"I got to know the firefighters and I look up to them," she said.
She decided to apply to the fire academy in April. One of the motivating factors, she said, was she didn't think she'd immediately get in to paramedic school.
Instead she was accepted to both the fire academy and paramedic training, and decided to simultaneously pursue her certifications.
"It's rough, I wouldn't tell anyone to do it," she said. "It was hard doing both. You're always having a test ... and when finals came it was like 'oh crap, which do I study for.'"
But Jimenez said Kapayiannidis has done well in the program, even with her demanding schedule.
Kapayiannidis said she knows the additional certifications will give her a leg up when she's applying for jobs in the future.
"I'm not worried," she said. "I am going to have the paramedic certificate too. That makes me more marketable. The more education you're going to have ... the further you're going to go."
And while candidates are encouraged to continue their education, some Southwest Florida fire officials said more degrees doesn't always make it easier to get a job.
Chris Tobin knows exactly what newly certified firefighters will face when they start looking for a job.
Tobin, president of the Collier Professional Firefighter and Paramedics Union, has watched as firefighters have been laid off and budgets were slashed throughout the county.
Nine firefighters were recently laid off from the East Naples Fire Control and Rescue District. Five were rehired earlier this month.
East Naples will join the Golden Gate Fire Control and Rescue District and the Immokalee Fire Control and Rescue District in asking voters to increase the tax rate cap in January.
"Trying to find a fire or EMS job is difficult these days," Tobin said. "When finances are tight ... one of the first things on the chopping block is emergency services, which is a shame because actually ... there's not enough people on the fire trucks or medic units."
But with so many unemployed professionals out there, newly certified firefighters will now be fighting with veterans for a limited number of jobs.
"The reality is that the job market is extremely challenging," Golden Gate fire Chief Robert Metzger said. "It's hard for someone without experience to secure the jobs. Employers are more likely to look at prospective employees who have some experience, some positive work history. But that's not to say (new firefighters) don't have any prospects."
And all that education instructors at fire academies have been pushing, while helpful and needed in the long run, could be prohibitive when it comes to finding a job in a short term.
Big Corkscrew Island Chief Rita Greenberg said while a firefighter who is also certified as a paramedic is a perk, that's not something a basic life support agency like Big Corkscrew Island would need right now.
The same goes for Golden Gate.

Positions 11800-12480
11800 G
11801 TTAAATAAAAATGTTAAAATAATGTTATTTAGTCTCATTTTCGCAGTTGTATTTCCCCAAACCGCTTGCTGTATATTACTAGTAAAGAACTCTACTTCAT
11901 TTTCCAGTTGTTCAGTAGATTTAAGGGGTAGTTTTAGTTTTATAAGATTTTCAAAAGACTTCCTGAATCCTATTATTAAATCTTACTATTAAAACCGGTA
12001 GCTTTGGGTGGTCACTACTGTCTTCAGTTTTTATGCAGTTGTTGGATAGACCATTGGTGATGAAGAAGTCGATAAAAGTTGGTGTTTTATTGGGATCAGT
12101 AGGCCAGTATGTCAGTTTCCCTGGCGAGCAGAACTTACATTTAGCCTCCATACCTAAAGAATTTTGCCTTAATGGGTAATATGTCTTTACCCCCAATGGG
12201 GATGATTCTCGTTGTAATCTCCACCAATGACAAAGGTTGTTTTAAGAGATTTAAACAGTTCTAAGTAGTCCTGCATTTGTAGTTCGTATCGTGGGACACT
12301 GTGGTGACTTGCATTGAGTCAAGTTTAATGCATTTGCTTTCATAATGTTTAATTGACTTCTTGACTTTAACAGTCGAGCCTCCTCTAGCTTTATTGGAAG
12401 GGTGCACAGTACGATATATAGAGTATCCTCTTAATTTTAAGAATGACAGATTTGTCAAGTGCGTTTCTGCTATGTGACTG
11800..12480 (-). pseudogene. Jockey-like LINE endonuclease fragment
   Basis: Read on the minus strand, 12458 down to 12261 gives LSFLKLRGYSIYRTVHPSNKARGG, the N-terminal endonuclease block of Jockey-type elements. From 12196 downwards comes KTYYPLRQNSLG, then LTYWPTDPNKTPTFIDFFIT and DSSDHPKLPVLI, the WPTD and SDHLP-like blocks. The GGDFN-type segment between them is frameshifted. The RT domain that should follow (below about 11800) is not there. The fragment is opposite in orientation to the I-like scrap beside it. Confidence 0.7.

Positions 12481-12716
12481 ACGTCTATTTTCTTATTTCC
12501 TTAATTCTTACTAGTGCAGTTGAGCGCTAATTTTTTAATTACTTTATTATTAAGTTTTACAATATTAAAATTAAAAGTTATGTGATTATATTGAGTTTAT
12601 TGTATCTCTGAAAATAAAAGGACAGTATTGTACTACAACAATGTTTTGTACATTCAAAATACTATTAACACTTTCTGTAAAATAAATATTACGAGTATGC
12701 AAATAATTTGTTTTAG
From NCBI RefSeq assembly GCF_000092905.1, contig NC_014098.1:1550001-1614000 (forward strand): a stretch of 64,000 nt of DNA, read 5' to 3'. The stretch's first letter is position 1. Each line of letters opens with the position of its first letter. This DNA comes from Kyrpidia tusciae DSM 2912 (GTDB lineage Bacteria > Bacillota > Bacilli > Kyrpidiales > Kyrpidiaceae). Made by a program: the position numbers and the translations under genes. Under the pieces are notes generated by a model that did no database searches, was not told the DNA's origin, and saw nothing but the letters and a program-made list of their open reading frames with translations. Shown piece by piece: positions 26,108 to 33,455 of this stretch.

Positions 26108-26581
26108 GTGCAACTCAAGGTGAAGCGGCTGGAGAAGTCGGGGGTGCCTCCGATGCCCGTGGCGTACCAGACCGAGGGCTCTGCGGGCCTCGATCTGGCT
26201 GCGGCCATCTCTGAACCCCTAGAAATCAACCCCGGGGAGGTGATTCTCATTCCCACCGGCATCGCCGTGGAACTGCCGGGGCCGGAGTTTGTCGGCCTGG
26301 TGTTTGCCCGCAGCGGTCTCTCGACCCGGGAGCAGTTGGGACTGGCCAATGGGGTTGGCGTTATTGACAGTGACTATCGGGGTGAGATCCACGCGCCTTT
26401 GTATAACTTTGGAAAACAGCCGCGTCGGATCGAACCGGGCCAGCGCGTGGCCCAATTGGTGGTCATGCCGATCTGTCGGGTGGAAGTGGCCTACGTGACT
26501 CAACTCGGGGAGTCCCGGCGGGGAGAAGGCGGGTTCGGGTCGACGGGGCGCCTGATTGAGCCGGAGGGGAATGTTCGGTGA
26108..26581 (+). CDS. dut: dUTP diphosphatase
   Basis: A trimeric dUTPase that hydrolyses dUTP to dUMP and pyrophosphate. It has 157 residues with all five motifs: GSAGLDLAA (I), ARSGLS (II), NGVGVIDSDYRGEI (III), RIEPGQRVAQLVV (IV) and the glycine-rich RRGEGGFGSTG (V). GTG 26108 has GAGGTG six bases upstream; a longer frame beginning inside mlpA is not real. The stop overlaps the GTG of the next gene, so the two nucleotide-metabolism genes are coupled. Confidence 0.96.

"Here in Golden Gate we don't have an (advanced life support) program," Metzger said. 'While we would like to develop one, if I'm hiring a new firefighter (now) I'm not concerned if they have their paramedic certification or not."
Still Tobin said training is important, especially in a bad job market.
"It's going to be hard to keep the certifications," he said. "Keep going to school."
North Naples fire academy coordinator Jimenez tells candidates to draw circles on the map.
The first one shows how far you'll travel for a job in the first six months; the second circle shows how far you'll travel in the next six months and so on and so on.
In recent years about 30 percent of North Naples academy graduates ended up with jobs in Collier County; 50 percent ended up with jobs either Collier or Lee counties. That's a small number in good times, and as budgets and staffs shrink the local hiring rate has decreased as well.
But some fire officials said there may be jobs available in other parts of the state that didn't see as large of a decline in property values. Fire districts and municipal departments are primarily paid for through property tax revenue.Joe Mason, 41, is hopeful he'll end up with one of those rare local jobs.
Mason, the class leader, is one of the oldest students in the 2011-02 class. He's fulfilling a life-long dream, and one that he hopes he can turn into a career when the grueling class is complete.
"It's been very physical and very mentally challenging too," he said. "It's a whole different type of job."
Mason has a background as a contractor and said the construction slowdown meant it was a good point to go through the academy. He's also married with two children, making getting a job after passing the exam crucial.
"I know it's not a good market right now, but I'm going to be persistent and continue my education," said Mason, who is already a certified EMT. "I'm going to put myself in the best position (I can)."
Jimenez said Mason has the right attitude, and it's one that's reflected by all of the candidates in the program. But when it comes down to it the key to finding a job may not just be education.
"It's all about passion," he said. "That what keeps us going."